Animation in the Soviet Union was often a glorious thing to behold: experimental, surreal, and eclectic, even amidst government censorship. In fact, just one home-grown animated film didn’t make it past the censors: Andrei Khrzhanovsky’s 1968 satire The Glass Harmonica.
After meeting with misadventure, a space probe from the Voyager mission crashes back to Earth, centuries after it left. But Earth is a very different place now, and there’s only one person around to witness the Golden Record’s message.
In a world where most dogs still hang out at home with their owners, three canine friends have decided to try for their dream careers. But they still can’t help but wonder: did they make the right choices?
We’ve seen endless adaptations of Snow White, but we’ve never seen one quite like this. In this animated short, a crew of thieves in matching hats has just pulled the job of their lives, but things don’t turn out quite as they expected.
Teddy bears make a sweet gift when you’re dating someone, but when the relationship goes south, it’s often the plush toy that suffers. In the short film Teddy Bears are for Lovers, a group of long-suffering teddies decide to team up against the guy they feel did their owners wrong.
Tasked with finding a planet capable of sustaining life, a pair of robots ramble around unexplored terrain, conducting experiments. All is routine on their latest sojourn in Planet Unknown ... until their environment takes an unexpected turn. Good thing they’ve got each other to see the mission through.
El Rey, the Robert Rodriguez-founded network that specializes in cleverly-programmed B-movies (like the “Kaijuly Roarth” Godzilla marathon that ran July 4), is launching a series of specials highlighting new short films. The first entry will be all horror—and will be hosted by John Carpenter.
Jake Fried’s hand-drawn Mind Frame may only last one minute, but it’s incredibly intricate, crafted from detailed drawings made using ink, coffee, and Wite-Out. And this is just one of several, similar yet distinctly different experimental animations in his body of work.
If the world wasn’t already enough of a bummer, we now have this wonderfully depressing fan film about a young Clark Kent dealing with the loss of a friend to sunder our emotions, too.
Here’s a hint, though you almost certainly know the answer already: it’s about fear. This very short clip of Hayley Ashburn walking a highline stretched way above the snowy peaks of Italy’s Dolomites proves that Frank Herbert’s words can prove inspiring in nearly any context.
“ei: emotional intelligence” is a lovely short film from Dennis Sungmin Kim made during his first year at the University of Pennsylvania. There’s a touch of Wall-E here, sure, but mostly it feels like an unusually sophisticated children’s book.
Marcus Alqueres, whose superhero short Flying Man was optioned by Sony last year, takes on the horror genre with Lasiurus. It’s about a guy who’s so lost in his routine—and, unfortunately, has also forgotten to charge his phone—that he doesn’t notice that doomsday is happening all around him.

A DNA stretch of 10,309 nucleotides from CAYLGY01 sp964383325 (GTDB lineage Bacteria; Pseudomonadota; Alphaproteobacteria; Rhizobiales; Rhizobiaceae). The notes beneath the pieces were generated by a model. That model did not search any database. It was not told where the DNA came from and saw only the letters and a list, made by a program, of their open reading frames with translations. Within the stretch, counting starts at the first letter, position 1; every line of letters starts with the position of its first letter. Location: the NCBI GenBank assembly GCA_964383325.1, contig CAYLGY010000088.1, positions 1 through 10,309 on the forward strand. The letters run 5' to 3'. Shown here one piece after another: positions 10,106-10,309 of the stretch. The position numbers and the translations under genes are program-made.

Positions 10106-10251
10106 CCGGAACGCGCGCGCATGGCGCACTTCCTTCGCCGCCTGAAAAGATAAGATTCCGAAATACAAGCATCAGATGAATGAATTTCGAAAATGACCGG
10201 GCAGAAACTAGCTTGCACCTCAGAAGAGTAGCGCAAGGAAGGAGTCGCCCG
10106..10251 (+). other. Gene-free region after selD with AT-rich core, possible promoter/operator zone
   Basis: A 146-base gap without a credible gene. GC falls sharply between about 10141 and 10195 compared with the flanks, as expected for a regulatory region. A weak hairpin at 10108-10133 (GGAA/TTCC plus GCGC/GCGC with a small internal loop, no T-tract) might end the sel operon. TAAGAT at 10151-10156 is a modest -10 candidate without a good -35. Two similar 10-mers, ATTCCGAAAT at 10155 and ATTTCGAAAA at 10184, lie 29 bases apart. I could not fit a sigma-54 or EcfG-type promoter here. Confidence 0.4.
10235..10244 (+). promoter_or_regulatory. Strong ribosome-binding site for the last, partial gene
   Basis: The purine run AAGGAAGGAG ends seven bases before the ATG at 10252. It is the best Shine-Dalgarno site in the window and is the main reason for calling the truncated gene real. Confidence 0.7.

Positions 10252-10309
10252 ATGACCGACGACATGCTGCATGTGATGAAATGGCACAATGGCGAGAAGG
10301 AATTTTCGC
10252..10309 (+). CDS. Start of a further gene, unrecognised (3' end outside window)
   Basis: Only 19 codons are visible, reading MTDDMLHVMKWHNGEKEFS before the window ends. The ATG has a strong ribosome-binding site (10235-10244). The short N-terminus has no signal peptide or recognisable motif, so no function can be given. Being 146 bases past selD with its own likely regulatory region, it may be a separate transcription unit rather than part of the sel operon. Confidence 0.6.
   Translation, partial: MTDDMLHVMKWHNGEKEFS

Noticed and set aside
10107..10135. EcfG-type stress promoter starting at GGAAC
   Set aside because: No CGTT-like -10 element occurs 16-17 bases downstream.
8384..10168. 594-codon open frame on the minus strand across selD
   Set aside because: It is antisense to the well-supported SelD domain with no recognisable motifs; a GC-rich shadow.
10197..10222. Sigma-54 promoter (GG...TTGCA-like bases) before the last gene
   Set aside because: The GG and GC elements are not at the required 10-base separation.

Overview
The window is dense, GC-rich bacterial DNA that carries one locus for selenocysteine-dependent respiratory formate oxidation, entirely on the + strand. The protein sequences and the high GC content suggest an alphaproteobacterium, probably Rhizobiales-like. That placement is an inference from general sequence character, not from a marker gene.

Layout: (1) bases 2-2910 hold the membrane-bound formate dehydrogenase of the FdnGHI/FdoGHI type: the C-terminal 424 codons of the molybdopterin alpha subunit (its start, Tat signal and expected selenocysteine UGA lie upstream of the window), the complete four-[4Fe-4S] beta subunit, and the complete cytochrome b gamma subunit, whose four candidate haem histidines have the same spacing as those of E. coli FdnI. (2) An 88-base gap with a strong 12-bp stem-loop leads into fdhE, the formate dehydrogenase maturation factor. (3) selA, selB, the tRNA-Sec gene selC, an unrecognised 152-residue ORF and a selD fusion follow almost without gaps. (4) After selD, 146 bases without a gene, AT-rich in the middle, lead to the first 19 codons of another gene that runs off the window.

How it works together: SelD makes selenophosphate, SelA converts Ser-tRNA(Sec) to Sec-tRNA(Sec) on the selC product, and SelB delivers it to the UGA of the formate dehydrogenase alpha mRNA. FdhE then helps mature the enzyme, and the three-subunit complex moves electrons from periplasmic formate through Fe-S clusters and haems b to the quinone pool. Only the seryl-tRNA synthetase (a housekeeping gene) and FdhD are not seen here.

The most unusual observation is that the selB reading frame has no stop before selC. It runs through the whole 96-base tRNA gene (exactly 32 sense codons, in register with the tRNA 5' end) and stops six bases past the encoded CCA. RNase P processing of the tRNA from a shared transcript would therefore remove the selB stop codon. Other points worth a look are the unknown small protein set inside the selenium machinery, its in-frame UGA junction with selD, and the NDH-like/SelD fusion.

In Movie Mind Machine, a pair of buddies who love re-watching their favorite movies create a device that wipes their memories clean—so each time they watch, say, Jurassic Park, it feels like it’s for the first time. It’s so much fun they don’t want to spend their time doing anything else.
“House of Straw” is a short that seems to be a pretty typical relationship drama—except there are a lot of clues that the married couple’s problems have a rather unusual source.
If you missed Todd Rohal’s M.O.P.Z. when it aired on Adult Swim, here it is for your brain-exploding pleasure. Put very simply, it’s about a lovelorn school janitor who (tries to) invent a robot helper—and it would be weird enough even without being shown entirely in fast-forward, “because we know you’re busy.”
Why do we throw coins into fountains and pretend that a wish will come true? Oh that’s right, there’s a wish granting man underneath every fountain that can totally make it happen. Or at least that’s what happens in this very cute short animation, The Wishgranter.
Aisha Madu’s animated short Bodily Dysfunctions starts off with an awkward meeting between two men who can’t figure out how to shake hands—and quickly becomes a very surreal (and NSFW) exploration of the title. The simple animation style is absolutely perfect vehicle for all the glorious ickiness.
Stranger Things might have made creators Ross and Matt Duffer household names, but the twin writer/directors have been working in speculative fiction for over a decade. Take, for instance, their short film Eater.
The previous episode of Mr. Robot finally gave us an origin story for the F Society, specifically where the group got its weird, Monopoly Man-inspired mask that has become its symbol—it comes from a fake 1980s horror film that you can watch online.
In short scifi film Les Spectateurs, woman realizes a safe and boring life aboard a mega-satellite, which resembles a depressingly beige suburban neighborhood, is not what she truly desires. But the satellite is about to leave Earth’s orbit forever—so is it too late for her to change her mind?